The unique world is the main feature of this book and its subsequent series: fantasy, war, and magic meets a fictional clone of Russia during an industrial (and academic/social) revolution. It is perhaps more...emotional and love-triangle centered than other titles in the genre that I would usually read, but that actually made it quite refreshing. I liked the characters, plot, and setting a lot, but the epic feel was inexplicably missing. I'd recommend it to anyone looking for a slightly differe...more
Owlcat Mountain
Urban fantasy is becoming more common, with authors such as Charles de Lint heading the pack. But Sarah Ash has broken away from the custom of setting magic in modern-day settings, instead creating a new world where magic and burgeoning modernism exist side-by-side.

Science and magic collide in Lord of Snow and Shadows.

Gavril Andar's quiet life as a painter is shattered when he receives news of his father's death. Lord Volkh hadn't seen his son in years, but now his bloodline's inheritance must...more
Fantasy, with well drawn cultural backgrounds in the different countries. I got really tired of all the good characters being flaky, indesisive, and without agency. It did do a good job of making each of the sides in the blood feud into 3d people, and showing that sometimes you just have to stop hating to make a war stop.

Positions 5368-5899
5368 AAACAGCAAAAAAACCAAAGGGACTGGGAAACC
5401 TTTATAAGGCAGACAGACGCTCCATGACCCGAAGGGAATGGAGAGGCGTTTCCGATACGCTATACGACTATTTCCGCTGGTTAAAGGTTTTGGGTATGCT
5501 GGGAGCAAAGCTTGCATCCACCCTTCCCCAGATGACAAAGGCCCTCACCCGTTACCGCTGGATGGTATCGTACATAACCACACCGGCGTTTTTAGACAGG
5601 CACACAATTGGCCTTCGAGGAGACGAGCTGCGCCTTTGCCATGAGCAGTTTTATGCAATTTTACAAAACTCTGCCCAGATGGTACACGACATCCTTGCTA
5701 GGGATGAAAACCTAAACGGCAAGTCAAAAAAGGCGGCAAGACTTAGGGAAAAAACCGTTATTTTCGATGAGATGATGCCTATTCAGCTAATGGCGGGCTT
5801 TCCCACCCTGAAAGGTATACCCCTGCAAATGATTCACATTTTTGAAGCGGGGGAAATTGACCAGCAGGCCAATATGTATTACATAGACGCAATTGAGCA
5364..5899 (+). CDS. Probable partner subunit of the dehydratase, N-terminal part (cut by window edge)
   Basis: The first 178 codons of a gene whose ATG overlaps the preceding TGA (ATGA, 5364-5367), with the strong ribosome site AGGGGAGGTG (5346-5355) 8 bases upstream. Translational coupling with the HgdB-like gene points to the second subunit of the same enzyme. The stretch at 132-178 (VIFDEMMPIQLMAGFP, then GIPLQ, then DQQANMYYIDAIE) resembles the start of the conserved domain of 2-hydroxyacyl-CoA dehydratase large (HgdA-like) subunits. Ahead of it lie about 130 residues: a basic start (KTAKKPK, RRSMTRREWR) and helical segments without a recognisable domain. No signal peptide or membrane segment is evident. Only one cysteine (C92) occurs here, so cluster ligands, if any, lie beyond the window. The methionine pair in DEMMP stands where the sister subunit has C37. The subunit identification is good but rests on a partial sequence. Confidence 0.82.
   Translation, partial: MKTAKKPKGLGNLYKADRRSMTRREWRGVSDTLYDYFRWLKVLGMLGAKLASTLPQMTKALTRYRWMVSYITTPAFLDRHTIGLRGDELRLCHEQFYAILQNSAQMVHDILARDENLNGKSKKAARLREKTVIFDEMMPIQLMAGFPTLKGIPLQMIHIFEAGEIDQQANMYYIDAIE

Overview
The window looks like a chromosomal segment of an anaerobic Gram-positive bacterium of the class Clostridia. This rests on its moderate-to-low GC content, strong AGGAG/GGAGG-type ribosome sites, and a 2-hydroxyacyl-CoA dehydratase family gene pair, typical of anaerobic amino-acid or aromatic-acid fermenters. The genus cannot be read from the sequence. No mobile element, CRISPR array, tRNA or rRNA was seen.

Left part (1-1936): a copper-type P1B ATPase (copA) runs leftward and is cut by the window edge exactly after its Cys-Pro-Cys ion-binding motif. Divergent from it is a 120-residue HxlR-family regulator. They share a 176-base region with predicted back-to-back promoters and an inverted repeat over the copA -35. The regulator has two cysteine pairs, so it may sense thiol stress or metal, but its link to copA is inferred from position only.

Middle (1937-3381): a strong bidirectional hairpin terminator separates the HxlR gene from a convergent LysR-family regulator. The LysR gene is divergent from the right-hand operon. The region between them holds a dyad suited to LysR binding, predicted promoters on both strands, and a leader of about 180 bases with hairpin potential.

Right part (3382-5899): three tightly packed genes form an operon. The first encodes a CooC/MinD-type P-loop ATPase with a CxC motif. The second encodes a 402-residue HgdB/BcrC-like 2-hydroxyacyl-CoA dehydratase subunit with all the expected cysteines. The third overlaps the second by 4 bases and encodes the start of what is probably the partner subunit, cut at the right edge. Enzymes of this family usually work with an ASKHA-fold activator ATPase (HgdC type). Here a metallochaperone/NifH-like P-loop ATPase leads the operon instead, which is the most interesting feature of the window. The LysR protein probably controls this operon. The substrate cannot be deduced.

Other than that, run of the mill.
A wonderful, inventive start to Sarah Ash's "The Tears of Artamon" trilogy. She has created a rich world of varied cultures and a diverse and sympathetic cast of characters. I particularly enjoyed the character development and look forward to seeing them evolve further in the next two books. I highly recommend this book.
Victoria Avonlea
Not a full review but reading the comments here I really wanted to say that I think this book is a little underrated, mostly because it seems no one gets where Ashe is coming from in this series. One complaint is that it that the time period doesn't make sense, another that names and words are hard to say, others about the amount of clan wars or the mixture of elements.